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Capacity cost structure, welfare and cost recovery: Are transport infrastructures with high fixed costs a handicap?

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  • De Borger, Bruno
  • Dunkerley, Fay
  • Proost, Stef

Abstract

In this paper, we consider a region that invests in infrastructure used by both local demand and through traffic. We then compare transport systems that have, for a given capacity, the same total infrastructure cost but vary in the proportion of fixed costs and variable capacity costs. We show that, compared to a benchmark infrastructure which has zero fixed costs, an infrastructure which has (ceteris paribus) a higher share of fixed costs leads to higher welfare for the regional government building it. Moreover, we find that, even for capacity characterized by very high shares of fixed costs, financing of infrastructure is generally not an important issue as long as regions are allowed to toll through traffic. Finally, we show that, compared to the benchmark technology without fixed costs, regions are more likely to make a particular transport investment if they can chose a technology with higher fixed costs. As a corollary, projects with a higher share of fixed costs do not necessarily require higher federal subsidies.

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Bibliographic Info

Article provided by Elsevier in its journal Transportation Research Part B: Methodological.

Volume (Year): 43 (2009)
Issue (Month): 5 (June)
Pages: 506-521

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Handle: RePEc:eee:transb:v:43:y:2009:i:5:p:506-521

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Keywords: Capacity cost structure Cost recovery Transport investment;

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References

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  1. Richard Arnott & Marvin Kraus, 1995. "Self-Financing of Congestible Facilities in a Growing Economy," Boston College Working Papers in Economics 304., Boston College Department of Economics.
  2. DE BORGER, Bruno & PROOST, Stef & VAN DENDER, K., . "Congestion and tax competition in a parallel network," Working Papers 2004003, University of Antwerp, Faculty of Applied Economics.
  3. David Levinson, 2001. "Why States Toll: An Empirical Model of Finance Choice," Working Papers 200102, University of Minnesota: Nexus Research Group.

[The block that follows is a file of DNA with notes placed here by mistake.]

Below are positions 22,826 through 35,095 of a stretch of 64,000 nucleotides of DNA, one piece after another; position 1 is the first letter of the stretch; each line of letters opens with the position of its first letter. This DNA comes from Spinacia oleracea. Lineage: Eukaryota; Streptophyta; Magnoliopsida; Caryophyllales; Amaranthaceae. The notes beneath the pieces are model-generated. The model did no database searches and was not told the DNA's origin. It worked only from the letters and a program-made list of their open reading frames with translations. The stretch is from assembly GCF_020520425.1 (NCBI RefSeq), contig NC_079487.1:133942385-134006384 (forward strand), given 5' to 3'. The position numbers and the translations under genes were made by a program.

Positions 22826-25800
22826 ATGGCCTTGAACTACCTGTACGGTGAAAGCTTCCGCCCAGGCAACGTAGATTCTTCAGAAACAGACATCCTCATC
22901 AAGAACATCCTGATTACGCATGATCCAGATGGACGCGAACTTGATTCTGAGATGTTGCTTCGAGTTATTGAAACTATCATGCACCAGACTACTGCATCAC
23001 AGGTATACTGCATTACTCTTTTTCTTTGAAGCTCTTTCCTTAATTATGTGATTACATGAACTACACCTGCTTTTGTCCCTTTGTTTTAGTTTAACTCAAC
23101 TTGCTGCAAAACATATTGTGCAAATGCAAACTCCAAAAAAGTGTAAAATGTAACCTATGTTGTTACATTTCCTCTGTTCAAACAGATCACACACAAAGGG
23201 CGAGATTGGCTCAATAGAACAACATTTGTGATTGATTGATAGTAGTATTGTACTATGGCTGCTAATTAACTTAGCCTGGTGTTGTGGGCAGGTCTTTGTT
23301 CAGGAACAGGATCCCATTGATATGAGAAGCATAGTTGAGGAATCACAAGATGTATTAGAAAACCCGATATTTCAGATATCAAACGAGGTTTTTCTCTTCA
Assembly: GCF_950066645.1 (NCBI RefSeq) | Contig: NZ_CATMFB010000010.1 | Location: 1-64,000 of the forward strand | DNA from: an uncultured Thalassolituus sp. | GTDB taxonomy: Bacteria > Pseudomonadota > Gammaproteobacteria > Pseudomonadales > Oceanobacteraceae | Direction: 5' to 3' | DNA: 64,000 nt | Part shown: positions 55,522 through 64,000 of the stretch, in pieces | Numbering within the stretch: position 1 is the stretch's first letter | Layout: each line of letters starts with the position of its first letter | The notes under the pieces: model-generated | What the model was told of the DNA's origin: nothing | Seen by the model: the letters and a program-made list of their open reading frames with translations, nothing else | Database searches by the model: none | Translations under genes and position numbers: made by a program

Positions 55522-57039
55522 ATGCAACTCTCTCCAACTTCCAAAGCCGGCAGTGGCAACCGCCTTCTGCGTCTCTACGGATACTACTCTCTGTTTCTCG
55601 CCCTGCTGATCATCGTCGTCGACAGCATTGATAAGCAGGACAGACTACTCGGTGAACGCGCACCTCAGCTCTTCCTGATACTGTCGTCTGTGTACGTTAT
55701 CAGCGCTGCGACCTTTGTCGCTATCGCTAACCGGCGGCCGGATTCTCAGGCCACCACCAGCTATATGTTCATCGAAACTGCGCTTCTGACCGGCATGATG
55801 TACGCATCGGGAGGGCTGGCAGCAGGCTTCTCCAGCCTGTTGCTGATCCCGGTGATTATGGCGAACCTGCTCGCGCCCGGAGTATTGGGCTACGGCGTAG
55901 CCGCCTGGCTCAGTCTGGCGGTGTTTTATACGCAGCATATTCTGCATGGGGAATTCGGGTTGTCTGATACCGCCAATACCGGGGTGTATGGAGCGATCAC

4. De Borger, B. & Dunkerley, F. & Proost, S., 2007. "Strategic investment and pricing decisions in a congested transport corridor," Journal of Urban Economics, Elsevier, vol. 62(2), pages 294-316, September.
  5. Richard J. Arnott & Ronald E. Grieson, 1978. "Optimal Fiscal Policy for State and Local Government," Working Papers 291, Queen's University, Department of Economics.
  6. de Palma, André & Lindsey, Robin, 2007. "Chapter 2 Transport user charges and cost recovery," Research in Transportation Economics, Elsevier, vol. 19(1), pages 29-57, January.
  7. Arnott, Richard & de Palma, Andre & Lindsey, Robin, 1993. "A Structural Model of Peak-Period Congestion: A Traffic Bottleneck with Elastic Demand," American Economic Review, American Economic Association, vol. 83(1), pages 161-79, March.
  8. Zhang, Anming & Zhang, Yimin, 2003. "Airport charges and capacity expansion: effects of concessions and privatization," Journal of Urban Economics, Elsevier, vol. 53(1), pages 54-75, January.
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Cited by:
  1. Proost, Stef & Dunkerley, Fay & Borger, Bruno De & Gühneman, Astrid & Koskenoja, Pia & Mackie, Peter & Loo, Saskia Van der, 2011. "When are subsidies to trans-European network projects justified?," Transportation Research Part A: Policy and Practice, Elsevier, vol. 45(3), pages 161-170, March.

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